The world invites us to engage it intellectually and sociologically, but if we make of cultural relevance and intellect our primary ministerial weapons, we ourselves will be defeated and consumed by them. He who kills by the sword dies by the sword.
We must refuse to fight with the weapons of the world, and instead choose to use the ridiculous, deceptively foolish weapons of the Kingdom. We must resolutely bear in mind that “the weapons of our warfare are not carnal, but mighty in God for the pulling down of strongholds.”
In this time of trial and testing for the American church, we should find our directives in the clear, unchanging teaching of the Scriptures, not in the fickle inclinations of society or the vain speculations of disoriented unbelievers. The surest way to end up like Europe, with a decrepit Church and almost complete spiritual irrelevance, is for American evangelicals to adopt a posture of cultural appeasement and theological camouflage.
Against impossible odds such as the ones we face today, our only hope is to revel in our weakness, and to cultivate instead the power of God.
The spiritual shell that encases the mind of so many modern individuals today cannot be penetrated by mere cultural or intellectual arguments, or by being a discreet, winsome presence blended with its surroundings. By engaging in these futile intellectual attempts we only succeed in fueling the insatiable appetite of this culture for intellectual argument and controversy. Instead, we should lay ourselves on the cross, and through our crucifixion generate enough spiritual fire to tear down every spiritual wall that the enemy has erected in our culture.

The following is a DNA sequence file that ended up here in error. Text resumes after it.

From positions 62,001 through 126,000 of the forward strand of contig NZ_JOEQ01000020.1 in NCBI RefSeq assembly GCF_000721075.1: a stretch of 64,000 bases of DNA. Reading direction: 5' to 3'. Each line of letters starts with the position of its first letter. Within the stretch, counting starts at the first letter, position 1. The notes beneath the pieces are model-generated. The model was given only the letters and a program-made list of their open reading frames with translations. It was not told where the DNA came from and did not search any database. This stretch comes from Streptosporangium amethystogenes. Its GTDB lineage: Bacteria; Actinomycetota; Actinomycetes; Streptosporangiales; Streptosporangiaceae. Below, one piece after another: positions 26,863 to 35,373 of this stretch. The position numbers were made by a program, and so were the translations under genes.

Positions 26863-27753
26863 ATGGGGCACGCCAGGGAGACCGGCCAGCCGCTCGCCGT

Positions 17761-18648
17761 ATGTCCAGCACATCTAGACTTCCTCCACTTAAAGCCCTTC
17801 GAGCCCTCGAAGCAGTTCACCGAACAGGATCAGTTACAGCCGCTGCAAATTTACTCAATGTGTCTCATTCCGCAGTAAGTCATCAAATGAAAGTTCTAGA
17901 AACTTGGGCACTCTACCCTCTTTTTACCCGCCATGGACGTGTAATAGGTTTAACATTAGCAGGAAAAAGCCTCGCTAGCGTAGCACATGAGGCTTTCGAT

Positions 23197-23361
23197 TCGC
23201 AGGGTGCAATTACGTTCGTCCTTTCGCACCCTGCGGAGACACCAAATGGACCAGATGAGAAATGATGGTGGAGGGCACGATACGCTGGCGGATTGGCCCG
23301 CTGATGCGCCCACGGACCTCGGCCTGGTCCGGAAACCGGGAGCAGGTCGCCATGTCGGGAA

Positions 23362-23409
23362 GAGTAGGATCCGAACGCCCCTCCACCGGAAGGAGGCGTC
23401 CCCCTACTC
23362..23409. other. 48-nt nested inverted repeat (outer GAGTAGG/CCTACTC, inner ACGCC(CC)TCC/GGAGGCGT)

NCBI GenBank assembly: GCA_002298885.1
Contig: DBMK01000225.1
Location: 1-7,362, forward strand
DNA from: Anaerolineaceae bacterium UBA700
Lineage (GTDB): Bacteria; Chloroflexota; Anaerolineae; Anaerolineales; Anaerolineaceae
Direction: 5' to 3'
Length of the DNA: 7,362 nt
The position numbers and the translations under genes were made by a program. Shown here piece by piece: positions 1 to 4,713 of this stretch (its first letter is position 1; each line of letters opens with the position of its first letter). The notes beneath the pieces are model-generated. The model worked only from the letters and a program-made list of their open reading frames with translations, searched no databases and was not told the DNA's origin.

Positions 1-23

The safest ministerial posture at this time for American evangelicals is to remain inside the boat of orthodoxy and biblical fidelity, with the cultural storm raging all about us and threatening to drown us, but with the Master inside it, confidently present and ensuring not only our survival, but our safe arrival on the other side, with an enhanced faith and a much deeper understanding of the power and lordship of Christ over every cultural shift and every spiritual conspiracy of the enemy.
As I contemplate our present fear as the Church of becoming irrelevant and slinking into insignificance, I can almost hear the gentle rebuke of Jesus to his panicked disciples: “Why are you so fearful? How is it that you have no faith?” (Mark 4:40)
I firmly believe that the greatest days of the Church, not only in America, but all over the world, are still ahead of us. Even as we acknowledge the daunting complexity of ministry in this modern world, we should look to the future with great hope and excitement. God loves to set up impossible odds, to disqualify us completely, that we might be forced to depend exclusively on Him, and that ultimately He might receive all the glory.
Our present situation in America has all the makings of a glorious biblical narrative. Let us make sure that we enter into this struggle with biblical weapons, and with a resolute biblical outlook.
I declare God’s blessing on you, as you engage in that glorious undertaking.